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Build or Descend? Never get it wrong again!

Whenever there is a build or descend in a Swimfit session I always take an extra moment to explain what this means. But after double checking everyone got it, there is still always one who does it the wrong way. So to tackle this #1 confusion I'll explain the difference once and for all!

I always like to make swim sets fun and adding builds and descends to sessions does just that. It gives your set a bit of colour and challenges you to find different gears and paces.


After a nice easy warm-up and before getting into the main set I like adding '4 x 50 Free Build' to get your heart rate to spike for short bursts. By the time you get to the main set, your body will be ready to go fast.

So what do I expect you to do when '4 x 50 Free Build' is in your set?

You will start each 50 easy and gradually build up your speed within that 50. By the last 5 meters you should be hitting top speed. You should be breathing heavily when finishing each 50 with an elevated heart rate. Take about 15 seconds rest to get your breathing under control and heart rate down and you'll be ready to go for the second 50 build, starting easy again and finishing fast.

Besides getting your body ready for a speed set I also use this for technique reasons. A 50 build is a perfect opportunity to set yourself up with great technique when you start easy and try to maintain your form when going faster. If this is the goal of the build I would advise not to aim for top speed but instead go from a 60% to an 80% effort level as you'll be more likely to mess up your form when going too fast.

When I'm training for a long-distance race I love putting in a 1km build to see how far I can push myself at the end of the 1km. I usually find there is some extra pace hiding somewhere in my toes for that last 100 meters!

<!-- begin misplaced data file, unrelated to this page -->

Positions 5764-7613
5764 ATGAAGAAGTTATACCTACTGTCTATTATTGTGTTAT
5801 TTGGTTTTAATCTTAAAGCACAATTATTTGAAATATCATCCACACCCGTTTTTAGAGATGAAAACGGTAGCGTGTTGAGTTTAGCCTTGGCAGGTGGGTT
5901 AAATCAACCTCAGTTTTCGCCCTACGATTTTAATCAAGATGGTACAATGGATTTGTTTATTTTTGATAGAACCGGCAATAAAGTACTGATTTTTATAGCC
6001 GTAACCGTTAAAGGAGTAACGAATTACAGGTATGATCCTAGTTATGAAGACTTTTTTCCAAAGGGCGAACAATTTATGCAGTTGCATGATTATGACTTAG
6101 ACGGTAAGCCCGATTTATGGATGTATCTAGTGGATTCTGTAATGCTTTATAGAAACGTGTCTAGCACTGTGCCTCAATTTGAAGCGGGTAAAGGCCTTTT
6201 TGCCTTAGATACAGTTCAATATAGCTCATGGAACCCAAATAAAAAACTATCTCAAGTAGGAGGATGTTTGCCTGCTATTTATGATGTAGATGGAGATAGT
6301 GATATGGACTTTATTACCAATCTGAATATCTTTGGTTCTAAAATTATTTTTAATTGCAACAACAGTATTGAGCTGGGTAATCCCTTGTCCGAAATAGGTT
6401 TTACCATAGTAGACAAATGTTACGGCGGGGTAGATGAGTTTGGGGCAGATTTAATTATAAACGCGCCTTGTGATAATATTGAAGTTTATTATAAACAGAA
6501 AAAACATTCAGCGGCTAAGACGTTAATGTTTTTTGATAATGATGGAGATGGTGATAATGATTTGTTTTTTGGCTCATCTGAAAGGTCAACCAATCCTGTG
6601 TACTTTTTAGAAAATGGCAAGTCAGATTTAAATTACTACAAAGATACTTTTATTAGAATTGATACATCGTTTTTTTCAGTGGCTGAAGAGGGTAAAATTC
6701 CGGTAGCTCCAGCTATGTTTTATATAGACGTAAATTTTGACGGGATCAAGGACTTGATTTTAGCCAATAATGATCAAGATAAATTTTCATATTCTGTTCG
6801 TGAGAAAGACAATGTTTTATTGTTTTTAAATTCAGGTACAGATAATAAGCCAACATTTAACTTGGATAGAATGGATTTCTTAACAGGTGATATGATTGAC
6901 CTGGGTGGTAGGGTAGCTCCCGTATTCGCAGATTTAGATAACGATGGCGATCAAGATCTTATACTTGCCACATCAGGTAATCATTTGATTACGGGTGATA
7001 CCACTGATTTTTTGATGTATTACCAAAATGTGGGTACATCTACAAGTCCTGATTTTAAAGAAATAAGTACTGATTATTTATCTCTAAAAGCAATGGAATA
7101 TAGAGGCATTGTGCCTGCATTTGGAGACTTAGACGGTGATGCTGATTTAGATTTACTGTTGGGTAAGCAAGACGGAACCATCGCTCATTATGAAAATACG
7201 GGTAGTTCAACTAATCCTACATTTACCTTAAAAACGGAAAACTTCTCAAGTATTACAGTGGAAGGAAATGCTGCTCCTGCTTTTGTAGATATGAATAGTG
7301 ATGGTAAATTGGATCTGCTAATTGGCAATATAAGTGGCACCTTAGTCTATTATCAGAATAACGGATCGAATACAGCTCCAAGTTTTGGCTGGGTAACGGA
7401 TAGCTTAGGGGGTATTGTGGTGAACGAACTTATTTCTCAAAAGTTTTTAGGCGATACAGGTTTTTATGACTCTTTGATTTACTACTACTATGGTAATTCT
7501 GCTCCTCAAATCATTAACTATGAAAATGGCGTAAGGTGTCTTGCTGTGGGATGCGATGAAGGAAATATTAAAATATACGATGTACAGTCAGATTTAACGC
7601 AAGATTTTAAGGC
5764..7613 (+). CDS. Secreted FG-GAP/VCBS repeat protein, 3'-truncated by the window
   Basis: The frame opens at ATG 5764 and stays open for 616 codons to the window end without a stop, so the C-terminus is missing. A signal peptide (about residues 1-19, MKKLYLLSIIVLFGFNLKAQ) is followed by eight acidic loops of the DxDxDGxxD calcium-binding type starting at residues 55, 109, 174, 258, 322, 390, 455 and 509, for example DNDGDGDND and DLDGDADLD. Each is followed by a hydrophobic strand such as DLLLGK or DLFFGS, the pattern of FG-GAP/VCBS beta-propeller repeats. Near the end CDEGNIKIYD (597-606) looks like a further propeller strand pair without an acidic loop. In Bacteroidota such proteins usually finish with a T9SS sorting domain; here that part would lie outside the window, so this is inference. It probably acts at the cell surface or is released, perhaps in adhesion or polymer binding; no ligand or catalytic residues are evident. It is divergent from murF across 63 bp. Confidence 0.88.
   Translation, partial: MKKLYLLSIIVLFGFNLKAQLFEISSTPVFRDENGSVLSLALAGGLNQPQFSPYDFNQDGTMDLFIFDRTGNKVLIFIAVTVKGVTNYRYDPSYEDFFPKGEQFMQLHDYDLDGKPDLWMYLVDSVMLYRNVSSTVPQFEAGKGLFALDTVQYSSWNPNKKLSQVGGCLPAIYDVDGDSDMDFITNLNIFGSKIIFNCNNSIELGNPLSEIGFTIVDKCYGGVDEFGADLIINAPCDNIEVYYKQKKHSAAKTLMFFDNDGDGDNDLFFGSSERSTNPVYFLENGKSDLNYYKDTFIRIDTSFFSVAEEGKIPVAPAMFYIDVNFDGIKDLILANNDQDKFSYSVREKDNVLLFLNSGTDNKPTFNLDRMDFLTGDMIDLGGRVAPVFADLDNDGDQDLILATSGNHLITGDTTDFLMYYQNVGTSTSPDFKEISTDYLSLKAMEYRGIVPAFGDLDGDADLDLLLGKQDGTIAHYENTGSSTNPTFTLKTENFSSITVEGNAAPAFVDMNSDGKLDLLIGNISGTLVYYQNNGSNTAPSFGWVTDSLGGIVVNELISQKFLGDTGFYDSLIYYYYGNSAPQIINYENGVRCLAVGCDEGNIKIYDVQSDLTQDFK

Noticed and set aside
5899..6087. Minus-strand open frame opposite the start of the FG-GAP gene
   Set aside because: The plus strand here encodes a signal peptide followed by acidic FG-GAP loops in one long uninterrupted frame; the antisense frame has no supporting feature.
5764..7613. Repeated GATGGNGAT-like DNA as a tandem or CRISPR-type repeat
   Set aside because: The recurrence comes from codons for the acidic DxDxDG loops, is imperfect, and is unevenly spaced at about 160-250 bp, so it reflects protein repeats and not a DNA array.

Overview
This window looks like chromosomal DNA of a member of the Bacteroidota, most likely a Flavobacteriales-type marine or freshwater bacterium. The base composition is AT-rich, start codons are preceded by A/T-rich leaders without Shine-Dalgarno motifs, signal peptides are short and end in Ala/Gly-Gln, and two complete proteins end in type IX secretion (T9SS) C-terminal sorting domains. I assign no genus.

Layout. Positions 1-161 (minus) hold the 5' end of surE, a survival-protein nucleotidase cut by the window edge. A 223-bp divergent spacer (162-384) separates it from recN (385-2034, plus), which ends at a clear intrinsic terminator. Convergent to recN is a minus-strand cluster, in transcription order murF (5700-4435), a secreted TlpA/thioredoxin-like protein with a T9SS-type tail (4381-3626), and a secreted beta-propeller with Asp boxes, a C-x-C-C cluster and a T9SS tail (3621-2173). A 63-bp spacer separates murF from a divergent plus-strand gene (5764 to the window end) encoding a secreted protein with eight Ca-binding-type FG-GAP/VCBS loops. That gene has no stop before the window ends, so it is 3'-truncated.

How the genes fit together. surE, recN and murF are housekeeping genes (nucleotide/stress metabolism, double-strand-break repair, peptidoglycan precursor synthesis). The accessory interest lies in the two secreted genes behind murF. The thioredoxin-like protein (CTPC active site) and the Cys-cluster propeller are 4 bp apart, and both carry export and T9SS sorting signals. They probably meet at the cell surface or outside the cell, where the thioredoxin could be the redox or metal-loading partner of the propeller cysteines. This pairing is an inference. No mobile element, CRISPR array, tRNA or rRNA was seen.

I love using descend in the main set to make you focus on your different swim paces. Pacing is a very important skill in swimming and by doing a few rounds of '3 x 100 Free Descend 1 - 3' you will challenge yourself to hit your easy, moderate and fast pace over and over.

So what do I expect you to do when '3 x 100 Free Descend 1 - 3' is in your set?

You will swim your first 100 Free at an easy pace, the second 100 Free at a moderate pace, and the third 100 Free at a fast pace. You are descending your time, not your speed. When I explain this to swimmers I usually get the comment that it should be called Ascending because you're going faster and increase your speed, fair point, but I did not make up the rules!

In the main set I would usually make you do this for 2 or 3 rounds and challenge you to hold the same times for your easy, moderate and fast paces for each round. When you're racing it's important to know what pace you're swimming so you're not blowing up in the first half of your race, or going out way too slow.

Of course, this can be done with different distances and to challenge yourself even more you could go for 4 or 5 reps, which will challenge you to find even more paces.

Usually what happens in Build and Descends is that swimmers go out too fast, dip their pace in the middle and come home fast. This makes sense because you feel fresh and ready to go at the start and you'll have to focus on swimming extra slow.

This is exactly what happens in most races as well. You're full of adrenaline and excitement and shoot off in your race, but after a while realise you can't hold this pace so you slow down. Unfortunately, you have wasted energy at the start of your race and are now paying for it in the second half.

So besides the added fun and colour that Descends and Builds give your otherwise boring swim set, they are also crucial training sets to set you up for a well-planned out and controlled swim come race day.

I hope this cleared up the #1 confusion poolside :)




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